Despite what some people say about the Rocket, I'll tell you this: You don't have that kind of attitude if you're not a class act.

Randy Johnson
Randy Johnson, like Roger Clemens, deserves a shot at the World Series.

Still, how great would it be if he went back to Boston. The prodigal son returns home, twice in one season. That would be unreal.

Randy Johnson falls into this category, too. If a team pulls the trigger and trades for Johnson, it's definitely a sacrifice for the Diamondbacks. Who do you think Arizona fans are coming to see every five days?

I know Clemens and Johnson are the two biggest names being thrown around this season, but there are plenty of other guys who should get this consideration, too.

Like him or not, Barry Bonds definitely fits into that category. Same thing for Bonds as for Randy: You think fans are coming to see J.T. Snow and A.J. Pierzynski?

You just want to see guys -- the ones who've given the fans so much -- get a shot at winning on their way out. No one deserves a ring. You have to earn it. But these guys have earned a shot.

Whether Clemens and Randy get traded or not -- this year has definitely been a success story for both of them.

Especially the Rocket.

If you were looking around for your favorite players in the dugout after they came out of the game, and couldn't find them ... I can tell you where they were. Halfway home.

Clemens didn't even stick around. Well, he did for that lifetime achievment thing; but after that, he was gone. He'd more than done his time.

Now, I was never rich enough or smart enough to think of this for myself, but most of these guys have private planes waiting for them to take them back home. Can you blame them?

If you're an A's fan, when would you want Mark Mulder back home? Wednesday afternoon, or Tuesday night? Forget about the pitchers -- how about the position players who have to play ball on Thursday?

I know these guys are supposed to give their all, but not at the expense of being less than 100 percent for a regular-season game. Especially if they're on a team in the hunt for a playoff spot ...

Tracy McGrady
Tracy McGrady's an All-Star all right, but not at the plate.

A small controvery was brewing in Houston on Monday.

Seems that newly-minted Houston Rocket Tracy McGrady wanted to take batting practice.

Now, he didn't want to do it when either team was in the cage. He just wanted to get a few swings in.

I guess Jason Giambi didn't mind too much, because he offered to throw to him.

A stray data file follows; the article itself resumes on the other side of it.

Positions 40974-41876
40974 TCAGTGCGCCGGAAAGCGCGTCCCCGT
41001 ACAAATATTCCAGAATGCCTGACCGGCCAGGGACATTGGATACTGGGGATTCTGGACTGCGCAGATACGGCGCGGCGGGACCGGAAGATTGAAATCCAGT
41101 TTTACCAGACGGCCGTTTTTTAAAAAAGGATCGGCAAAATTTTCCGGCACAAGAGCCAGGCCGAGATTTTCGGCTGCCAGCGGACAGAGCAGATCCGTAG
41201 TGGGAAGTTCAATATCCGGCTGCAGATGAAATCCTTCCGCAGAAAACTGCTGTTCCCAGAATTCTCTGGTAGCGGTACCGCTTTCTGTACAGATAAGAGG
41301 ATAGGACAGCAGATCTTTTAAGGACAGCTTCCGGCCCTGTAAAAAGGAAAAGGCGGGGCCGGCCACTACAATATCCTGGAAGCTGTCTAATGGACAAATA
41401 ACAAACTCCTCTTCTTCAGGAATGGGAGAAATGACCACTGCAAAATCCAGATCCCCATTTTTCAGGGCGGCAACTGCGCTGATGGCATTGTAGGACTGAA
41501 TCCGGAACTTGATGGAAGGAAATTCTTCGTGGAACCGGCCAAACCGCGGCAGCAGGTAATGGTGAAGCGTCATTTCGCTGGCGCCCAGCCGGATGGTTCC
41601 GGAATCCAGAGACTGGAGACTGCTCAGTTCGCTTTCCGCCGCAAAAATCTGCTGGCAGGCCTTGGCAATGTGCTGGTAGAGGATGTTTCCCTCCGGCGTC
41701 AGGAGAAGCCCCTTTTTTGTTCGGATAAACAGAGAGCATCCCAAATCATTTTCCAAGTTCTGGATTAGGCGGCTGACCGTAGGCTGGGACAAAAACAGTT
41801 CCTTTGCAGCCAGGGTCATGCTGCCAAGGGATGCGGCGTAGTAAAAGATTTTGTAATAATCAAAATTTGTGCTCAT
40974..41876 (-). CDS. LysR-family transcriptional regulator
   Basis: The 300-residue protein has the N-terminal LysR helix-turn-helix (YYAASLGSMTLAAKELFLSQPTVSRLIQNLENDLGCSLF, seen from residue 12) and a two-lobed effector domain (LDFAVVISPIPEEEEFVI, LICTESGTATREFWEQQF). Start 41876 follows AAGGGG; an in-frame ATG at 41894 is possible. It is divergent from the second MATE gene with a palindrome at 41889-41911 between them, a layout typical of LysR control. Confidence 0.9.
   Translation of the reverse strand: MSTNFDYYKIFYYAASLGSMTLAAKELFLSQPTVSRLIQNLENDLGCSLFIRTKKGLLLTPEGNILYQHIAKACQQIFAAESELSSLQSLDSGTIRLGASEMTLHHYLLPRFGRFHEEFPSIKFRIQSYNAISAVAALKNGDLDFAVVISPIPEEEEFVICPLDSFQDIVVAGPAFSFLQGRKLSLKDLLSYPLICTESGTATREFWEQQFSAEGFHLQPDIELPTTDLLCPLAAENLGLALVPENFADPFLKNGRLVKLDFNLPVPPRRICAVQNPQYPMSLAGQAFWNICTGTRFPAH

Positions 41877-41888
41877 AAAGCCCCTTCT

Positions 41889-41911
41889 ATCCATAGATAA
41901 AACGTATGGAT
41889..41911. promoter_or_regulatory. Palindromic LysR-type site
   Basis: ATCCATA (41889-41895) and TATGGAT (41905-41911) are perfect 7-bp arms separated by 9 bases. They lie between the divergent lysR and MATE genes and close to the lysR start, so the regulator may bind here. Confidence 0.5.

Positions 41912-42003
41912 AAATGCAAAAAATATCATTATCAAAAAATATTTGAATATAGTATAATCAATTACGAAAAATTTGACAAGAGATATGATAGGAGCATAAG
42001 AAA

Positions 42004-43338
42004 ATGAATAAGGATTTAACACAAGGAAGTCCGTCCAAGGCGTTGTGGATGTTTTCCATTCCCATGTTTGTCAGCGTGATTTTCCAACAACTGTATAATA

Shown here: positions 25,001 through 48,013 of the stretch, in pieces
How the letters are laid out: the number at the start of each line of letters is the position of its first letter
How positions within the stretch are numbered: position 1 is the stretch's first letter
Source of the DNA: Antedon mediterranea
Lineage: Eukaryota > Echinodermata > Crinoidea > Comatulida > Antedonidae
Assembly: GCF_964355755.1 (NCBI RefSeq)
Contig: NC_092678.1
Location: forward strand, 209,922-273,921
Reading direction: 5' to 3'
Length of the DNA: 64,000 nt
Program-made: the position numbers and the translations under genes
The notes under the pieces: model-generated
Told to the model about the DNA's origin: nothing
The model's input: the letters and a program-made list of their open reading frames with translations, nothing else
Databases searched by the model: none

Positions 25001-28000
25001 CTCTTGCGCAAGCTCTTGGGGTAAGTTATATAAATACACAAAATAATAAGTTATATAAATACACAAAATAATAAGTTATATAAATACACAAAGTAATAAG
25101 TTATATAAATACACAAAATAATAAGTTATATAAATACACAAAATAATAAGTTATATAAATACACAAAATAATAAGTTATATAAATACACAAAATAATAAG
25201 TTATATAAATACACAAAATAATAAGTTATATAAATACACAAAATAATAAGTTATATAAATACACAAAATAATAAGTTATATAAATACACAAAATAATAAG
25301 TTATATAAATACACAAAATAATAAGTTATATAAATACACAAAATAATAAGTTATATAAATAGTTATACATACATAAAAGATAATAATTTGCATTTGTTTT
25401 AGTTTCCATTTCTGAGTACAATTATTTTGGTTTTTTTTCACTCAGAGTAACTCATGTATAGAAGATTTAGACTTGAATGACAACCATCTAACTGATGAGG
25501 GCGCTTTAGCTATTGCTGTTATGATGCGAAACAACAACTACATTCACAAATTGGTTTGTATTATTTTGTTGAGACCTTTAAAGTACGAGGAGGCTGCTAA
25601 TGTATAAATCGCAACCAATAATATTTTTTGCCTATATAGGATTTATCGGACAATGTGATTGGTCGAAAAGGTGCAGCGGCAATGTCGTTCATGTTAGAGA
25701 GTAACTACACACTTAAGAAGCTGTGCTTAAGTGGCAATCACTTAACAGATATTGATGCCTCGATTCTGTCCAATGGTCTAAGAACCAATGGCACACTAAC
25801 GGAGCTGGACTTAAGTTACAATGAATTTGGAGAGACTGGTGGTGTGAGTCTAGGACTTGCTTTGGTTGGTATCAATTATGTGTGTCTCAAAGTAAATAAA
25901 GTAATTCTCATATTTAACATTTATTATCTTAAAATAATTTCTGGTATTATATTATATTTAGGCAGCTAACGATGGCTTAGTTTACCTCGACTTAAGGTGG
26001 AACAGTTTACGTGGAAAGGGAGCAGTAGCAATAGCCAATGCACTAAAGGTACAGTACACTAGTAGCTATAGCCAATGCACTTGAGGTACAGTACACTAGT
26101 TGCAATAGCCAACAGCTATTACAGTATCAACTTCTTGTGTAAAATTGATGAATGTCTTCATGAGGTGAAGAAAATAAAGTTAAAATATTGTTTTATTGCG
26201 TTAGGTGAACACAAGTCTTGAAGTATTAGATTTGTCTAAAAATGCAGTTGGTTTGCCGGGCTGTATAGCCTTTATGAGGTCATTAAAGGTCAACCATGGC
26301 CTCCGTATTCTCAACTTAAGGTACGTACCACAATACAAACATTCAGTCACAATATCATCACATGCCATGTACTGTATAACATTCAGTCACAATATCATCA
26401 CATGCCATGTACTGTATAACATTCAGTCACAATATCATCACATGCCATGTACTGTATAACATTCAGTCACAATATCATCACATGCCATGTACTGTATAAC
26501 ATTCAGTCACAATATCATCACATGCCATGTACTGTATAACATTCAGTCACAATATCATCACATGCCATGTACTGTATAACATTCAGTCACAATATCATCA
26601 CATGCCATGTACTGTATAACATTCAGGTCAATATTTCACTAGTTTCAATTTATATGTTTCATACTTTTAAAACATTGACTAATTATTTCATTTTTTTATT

Major League Baseball ... well, that's another story. They said no.

And I have to say I agree with them.

Having someone like McGrady be a fan of the game is great. MLB can use all the help it can get. But actually being a part of the All-Star Game should be a tad off-limits.

If McGrady wanted to play that badly, someone should've told him to call Kenny Mayne. I'm sure Kenny would've put him on the celebrity softball roster ...

Now let me start this next item off by saying I hope this isn't true. Okay, here it is: My sources tell me that Pedro Martinez had the Red Sox shift their rotation ever so slightly so he could get a week off. Why? Well, to go home to the Dominican Republic!

That also means that he missed last weekend's series with the Rangers. That's a first-place team, and it was a huge test for Boston.

I can't fathom how any team would let this happen, ever. Forget the fact that my sources tell me Pedro does this every year.

If this is the way you're going to run your organization, don't ever stop and wonder why you haven't won it all -- because you've got the answer right in front of you ...

Coming back from Houston, guess who I sat in front of on the plane?

"American Idol" Ruben Studdard, larger than life in more ways than one.

This guy's a star now, I guess. He gets the "last on the plane" treatment. And he is met by a bunch of handlers who take his luggage and whisk him away in a limo. So I guess that means he's a star.

I tell you one thing that shouldn't be a shock: Ruben is a big dude. They say the camera adds 10 pounds when you're on TV. Well, Ruben doesn't need the help.

John Kruk is an analyst for ESPN's "Baseball Tonight."